The Jefferson Nickel has been issued from 1938 to present. During the long duration of the series, there has been a brief composition change and a recent round of alternating obverse and reverse designs. The intriguing series is accessible for newcomers to the hobby and challenging for specialists. A set can be assembled out of pocket change, as well as pursued in high certified grades with full steps.
The original design for the Jefferson Nickels is by Felix Schlag. He submitted the winning design for public competition to design a new five cent piece featuring an authentic portrait of the third President Thomas Jefferson and his home at Monticello. Although there were modifications to the initial concept, the resulting design was used without interruption for more than five decades.
Early in the series, the standard composition was modified in order to preserve copper and nickel for the war effort. The new composition consisted of 56% copper, 35% silver, and 9% manganese. Coins were issued with the new composition from 1942 to 1945. They can be identified by the large mint mark placed above Monticello on the reverse. The eleven different "war nickels" represent a popular short set within the broader series.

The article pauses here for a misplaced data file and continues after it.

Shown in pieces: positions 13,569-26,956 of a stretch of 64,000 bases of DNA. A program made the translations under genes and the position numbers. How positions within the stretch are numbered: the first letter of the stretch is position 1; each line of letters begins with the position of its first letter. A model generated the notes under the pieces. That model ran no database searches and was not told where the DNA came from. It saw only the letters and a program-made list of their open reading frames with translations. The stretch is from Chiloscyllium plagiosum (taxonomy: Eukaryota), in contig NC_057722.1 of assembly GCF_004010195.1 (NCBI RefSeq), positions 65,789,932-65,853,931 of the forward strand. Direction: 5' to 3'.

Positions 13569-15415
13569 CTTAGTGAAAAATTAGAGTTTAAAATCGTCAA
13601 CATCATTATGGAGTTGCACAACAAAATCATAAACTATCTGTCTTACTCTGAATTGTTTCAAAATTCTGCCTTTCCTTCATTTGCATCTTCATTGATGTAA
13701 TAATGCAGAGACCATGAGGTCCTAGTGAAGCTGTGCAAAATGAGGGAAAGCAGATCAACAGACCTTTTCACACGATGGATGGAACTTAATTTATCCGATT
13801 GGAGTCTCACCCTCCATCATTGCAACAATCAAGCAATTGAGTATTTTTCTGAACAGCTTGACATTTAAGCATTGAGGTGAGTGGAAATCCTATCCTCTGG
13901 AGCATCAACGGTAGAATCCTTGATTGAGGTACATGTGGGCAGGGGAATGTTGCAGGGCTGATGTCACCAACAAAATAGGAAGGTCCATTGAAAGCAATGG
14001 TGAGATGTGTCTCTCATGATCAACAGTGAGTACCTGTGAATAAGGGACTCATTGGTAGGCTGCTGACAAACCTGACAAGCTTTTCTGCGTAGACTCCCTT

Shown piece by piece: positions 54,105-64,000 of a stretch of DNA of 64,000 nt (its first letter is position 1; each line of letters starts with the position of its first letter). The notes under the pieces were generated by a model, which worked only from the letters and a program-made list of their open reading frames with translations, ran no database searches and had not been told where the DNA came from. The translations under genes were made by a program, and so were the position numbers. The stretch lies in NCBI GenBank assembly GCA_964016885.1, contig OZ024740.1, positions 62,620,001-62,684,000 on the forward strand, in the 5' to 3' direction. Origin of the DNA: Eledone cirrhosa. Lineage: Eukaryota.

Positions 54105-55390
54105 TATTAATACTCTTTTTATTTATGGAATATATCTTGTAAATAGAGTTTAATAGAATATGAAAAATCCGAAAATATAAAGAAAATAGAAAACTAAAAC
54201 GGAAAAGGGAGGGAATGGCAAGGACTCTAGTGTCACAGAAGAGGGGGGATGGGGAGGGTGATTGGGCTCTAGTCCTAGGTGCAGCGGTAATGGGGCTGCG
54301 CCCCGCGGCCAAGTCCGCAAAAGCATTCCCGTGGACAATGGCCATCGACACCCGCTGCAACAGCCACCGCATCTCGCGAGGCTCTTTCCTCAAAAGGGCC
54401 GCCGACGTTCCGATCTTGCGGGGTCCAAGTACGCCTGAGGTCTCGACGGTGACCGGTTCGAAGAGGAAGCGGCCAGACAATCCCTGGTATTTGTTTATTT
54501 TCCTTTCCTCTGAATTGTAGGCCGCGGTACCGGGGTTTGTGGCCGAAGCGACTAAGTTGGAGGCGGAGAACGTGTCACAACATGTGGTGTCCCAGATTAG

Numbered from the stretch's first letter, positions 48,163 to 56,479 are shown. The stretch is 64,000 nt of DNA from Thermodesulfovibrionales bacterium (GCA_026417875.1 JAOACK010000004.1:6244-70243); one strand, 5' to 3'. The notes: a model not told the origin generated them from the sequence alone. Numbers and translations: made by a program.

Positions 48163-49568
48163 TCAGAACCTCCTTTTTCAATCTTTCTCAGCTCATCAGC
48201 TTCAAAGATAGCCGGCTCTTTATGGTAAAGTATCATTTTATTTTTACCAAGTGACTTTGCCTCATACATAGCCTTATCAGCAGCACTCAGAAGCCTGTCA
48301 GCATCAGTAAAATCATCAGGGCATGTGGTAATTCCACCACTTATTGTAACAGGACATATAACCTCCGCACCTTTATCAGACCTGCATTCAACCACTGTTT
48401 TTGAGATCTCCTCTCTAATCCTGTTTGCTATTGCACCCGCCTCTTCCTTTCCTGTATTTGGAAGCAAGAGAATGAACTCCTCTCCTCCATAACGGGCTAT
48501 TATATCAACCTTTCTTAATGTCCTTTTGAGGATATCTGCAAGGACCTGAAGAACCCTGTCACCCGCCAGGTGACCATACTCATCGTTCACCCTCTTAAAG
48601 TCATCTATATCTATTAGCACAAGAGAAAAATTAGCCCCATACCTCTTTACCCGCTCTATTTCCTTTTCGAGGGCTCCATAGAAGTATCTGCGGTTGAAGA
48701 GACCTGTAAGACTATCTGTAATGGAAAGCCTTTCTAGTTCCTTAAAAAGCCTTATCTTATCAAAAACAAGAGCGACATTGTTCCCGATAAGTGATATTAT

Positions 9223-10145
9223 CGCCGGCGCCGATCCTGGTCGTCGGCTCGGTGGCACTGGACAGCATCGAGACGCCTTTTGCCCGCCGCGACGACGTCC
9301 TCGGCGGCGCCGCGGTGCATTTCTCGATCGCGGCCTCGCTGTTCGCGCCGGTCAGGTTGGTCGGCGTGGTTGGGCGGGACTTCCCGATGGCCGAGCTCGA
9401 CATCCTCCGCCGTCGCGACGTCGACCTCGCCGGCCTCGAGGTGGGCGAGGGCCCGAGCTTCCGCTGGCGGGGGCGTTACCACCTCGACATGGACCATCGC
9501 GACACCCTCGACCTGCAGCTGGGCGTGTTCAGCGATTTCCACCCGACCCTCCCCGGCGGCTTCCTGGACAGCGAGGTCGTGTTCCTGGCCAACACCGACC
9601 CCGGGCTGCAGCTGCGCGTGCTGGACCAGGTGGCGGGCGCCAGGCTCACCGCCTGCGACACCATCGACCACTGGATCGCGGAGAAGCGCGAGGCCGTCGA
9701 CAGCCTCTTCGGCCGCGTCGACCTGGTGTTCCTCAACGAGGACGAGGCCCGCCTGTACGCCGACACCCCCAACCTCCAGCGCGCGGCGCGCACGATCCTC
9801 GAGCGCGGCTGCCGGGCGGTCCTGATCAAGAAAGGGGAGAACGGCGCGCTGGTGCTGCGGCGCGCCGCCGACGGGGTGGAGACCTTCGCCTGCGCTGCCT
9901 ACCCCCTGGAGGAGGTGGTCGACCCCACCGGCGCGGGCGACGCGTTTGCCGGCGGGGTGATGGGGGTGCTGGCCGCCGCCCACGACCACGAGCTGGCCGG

From 2004 to 2005, a series of different reverse designs, as well as an alternate obverse design were issued to celebrate the bicentennial of the Louisana Purchase and Lewis & Clark's expedition. These Westward Journey nickels featured an image of the peace medal presented to Native Americans, the keel boat used by the explorers, an American bison, and the Pacific ocean in view. In 2006, a second new obverse portrait was adopted and the Monticello reverse was restored.
This site will provide additional basic information on the Jefferson Nickels series, as well as a selection of PCGS and NGC certified coins available for sale.